Chiasmus is the term for a rhetorical device in which a sentence or phrase is followed by a sentence or phrase that reverses the structure and order of the first one.
In chiasmus, the words do not have to be repeated-the second sentence does not just reverse the words of the first sentence. Different words can be used. The key is that the sentence is grammatically the same, just reversed.
Writers and speakers use chiasmus for the effect. Sometimes, chiasmus is implied-the reversal of reality is present in the words that are spoken or written.
1. She went to church, but to the bar went he.
2. The day was dawning, but setting was his life.
3. You can take the girl out of the country, but you can't take the country out of the girl.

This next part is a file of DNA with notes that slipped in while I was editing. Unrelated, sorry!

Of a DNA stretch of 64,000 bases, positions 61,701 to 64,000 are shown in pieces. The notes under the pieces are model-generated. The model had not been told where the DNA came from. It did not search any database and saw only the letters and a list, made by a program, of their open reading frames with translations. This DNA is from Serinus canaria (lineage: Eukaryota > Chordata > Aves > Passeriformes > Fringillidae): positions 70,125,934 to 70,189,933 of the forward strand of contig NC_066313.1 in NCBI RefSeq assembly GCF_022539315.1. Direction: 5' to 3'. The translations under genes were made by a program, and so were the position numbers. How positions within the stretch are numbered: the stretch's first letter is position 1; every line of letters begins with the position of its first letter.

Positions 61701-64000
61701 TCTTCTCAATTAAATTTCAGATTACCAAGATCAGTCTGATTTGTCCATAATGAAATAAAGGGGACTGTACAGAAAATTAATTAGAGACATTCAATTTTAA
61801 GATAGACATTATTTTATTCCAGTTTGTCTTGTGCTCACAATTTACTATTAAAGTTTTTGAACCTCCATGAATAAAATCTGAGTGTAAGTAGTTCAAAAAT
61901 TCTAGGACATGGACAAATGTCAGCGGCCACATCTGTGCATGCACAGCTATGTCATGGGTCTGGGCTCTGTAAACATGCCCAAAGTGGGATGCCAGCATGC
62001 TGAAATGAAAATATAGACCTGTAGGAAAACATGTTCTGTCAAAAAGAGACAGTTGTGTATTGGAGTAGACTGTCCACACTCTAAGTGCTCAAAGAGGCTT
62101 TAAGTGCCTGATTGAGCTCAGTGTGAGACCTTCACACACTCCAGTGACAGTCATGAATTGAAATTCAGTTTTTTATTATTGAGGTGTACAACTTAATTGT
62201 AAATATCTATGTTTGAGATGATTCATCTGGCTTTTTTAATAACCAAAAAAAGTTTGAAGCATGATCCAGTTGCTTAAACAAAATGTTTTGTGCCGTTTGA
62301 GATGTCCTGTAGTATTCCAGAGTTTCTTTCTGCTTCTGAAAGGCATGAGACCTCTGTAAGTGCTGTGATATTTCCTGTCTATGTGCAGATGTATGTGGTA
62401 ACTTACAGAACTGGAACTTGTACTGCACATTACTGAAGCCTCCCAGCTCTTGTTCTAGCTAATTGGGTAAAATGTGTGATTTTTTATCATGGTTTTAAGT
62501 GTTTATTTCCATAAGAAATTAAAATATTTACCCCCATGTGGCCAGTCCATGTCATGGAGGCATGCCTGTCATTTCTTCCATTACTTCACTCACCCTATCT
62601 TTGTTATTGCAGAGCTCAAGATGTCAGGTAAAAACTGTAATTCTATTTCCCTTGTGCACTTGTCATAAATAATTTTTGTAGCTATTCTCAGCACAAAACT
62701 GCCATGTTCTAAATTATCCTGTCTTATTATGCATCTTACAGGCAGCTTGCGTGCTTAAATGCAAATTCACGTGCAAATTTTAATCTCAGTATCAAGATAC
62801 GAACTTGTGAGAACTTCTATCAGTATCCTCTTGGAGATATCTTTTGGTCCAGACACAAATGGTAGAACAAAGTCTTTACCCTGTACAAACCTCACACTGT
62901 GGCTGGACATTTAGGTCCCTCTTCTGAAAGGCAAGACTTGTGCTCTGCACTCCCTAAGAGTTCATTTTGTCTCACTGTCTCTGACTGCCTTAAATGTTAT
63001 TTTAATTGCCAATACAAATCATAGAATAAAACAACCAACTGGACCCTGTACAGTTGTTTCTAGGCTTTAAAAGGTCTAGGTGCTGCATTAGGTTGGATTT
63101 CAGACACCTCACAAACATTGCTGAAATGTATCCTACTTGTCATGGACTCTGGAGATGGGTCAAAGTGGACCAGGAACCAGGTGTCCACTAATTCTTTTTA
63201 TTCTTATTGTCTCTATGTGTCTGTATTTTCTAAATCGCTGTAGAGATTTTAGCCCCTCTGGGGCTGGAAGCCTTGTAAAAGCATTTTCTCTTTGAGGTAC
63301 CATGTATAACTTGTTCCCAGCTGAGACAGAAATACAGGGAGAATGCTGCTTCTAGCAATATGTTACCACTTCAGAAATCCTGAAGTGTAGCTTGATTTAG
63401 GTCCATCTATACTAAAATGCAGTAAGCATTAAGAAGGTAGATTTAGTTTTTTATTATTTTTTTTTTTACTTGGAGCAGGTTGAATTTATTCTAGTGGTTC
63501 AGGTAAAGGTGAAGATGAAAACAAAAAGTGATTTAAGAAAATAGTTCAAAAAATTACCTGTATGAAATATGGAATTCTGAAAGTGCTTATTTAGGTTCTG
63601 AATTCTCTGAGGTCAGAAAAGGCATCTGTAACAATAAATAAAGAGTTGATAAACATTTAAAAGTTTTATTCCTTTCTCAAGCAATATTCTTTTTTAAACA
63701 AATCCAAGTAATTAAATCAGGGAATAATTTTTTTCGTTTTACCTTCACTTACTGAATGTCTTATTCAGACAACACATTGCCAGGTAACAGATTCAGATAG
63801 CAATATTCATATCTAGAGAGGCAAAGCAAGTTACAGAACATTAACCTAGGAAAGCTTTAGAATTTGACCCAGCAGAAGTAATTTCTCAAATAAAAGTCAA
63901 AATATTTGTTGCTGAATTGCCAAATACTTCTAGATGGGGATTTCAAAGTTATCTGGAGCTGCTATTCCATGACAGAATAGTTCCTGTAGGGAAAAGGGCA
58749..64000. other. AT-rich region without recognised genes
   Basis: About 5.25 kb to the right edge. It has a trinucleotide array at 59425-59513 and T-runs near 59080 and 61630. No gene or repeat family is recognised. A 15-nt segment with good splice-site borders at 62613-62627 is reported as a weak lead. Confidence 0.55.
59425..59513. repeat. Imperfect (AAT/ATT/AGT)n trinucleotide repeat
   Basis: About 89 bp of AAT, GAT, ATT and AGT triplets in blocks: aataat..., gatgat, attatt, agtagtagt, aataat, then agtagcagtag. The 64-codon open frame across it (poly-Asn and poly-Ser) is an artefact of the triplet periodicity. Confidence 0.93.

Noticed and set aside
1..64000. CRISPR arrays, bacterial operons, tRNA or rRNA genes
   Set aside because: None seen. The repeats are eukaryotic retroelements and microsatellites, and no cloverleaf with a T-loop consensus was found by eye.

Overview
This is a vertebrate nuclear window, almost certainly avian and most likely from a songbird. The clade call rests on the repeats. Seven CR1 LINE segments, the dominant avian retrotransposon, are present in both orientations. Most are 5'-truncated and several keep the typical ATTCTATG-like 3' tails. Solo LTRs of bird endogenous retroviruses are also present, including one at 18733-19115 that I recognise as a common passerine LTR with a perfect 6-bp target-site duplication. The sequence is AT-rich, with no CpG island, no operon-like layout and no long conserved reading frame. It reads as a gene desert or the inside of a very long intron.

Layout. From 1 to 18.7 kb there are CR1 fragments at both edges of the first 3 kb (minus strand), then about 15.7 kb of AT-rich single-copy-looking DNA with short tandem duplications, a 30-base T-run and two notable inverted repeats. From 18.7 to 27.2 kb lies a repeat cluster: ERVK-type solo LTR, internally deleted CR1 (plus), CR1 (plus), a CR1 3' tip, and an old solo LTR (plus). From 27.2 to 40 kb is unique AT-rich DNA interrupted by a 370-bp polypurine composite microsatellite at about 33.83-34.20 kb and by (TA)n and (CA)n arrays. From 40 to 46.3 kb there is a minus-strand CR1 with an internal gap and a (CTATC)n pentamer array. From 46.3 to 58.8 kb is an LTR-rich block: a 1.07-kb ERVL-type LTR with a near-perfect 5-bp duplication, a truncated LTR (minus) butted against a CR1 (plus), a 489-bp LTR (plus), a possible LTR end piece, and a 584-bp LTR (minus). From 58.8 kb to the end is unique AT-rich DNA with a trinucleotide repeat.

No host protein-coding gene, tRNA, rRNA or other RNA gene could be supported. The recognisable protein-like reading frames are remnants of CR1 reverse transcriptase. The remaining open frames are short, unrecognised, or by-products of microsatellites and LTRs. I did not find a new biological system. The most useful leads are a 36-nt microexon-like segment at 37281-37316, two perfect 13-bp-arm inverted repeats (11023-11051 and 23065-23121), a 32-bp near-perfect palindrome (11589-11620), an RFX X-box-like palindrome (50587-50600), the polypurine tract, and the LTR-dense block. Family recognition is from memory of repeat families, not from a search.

4. Her life was full of children, and her children full of life.
Examples of Chiasmus from Literature and Rhetoric:
1. "Suit the action to the word, the word to the action." Shakespeare's Hamlet
2. "For 'tis a question left us yet to prove, whether love lead to fortune, or else fortune love." Shakespeare's Hamlet
3. "Foul is fair and fair is foul." Shakespeare's MacBeth
4. "Let us never negotiate out of fear, but let us never fear to negotiate." John F. Kennedy Inaugural Address
5. "Many who are first shall be last, and the last shall be first." The Bible
6. "A hard man is good to find." Mae West (reversal of the popular saying, "A good man is hard to find."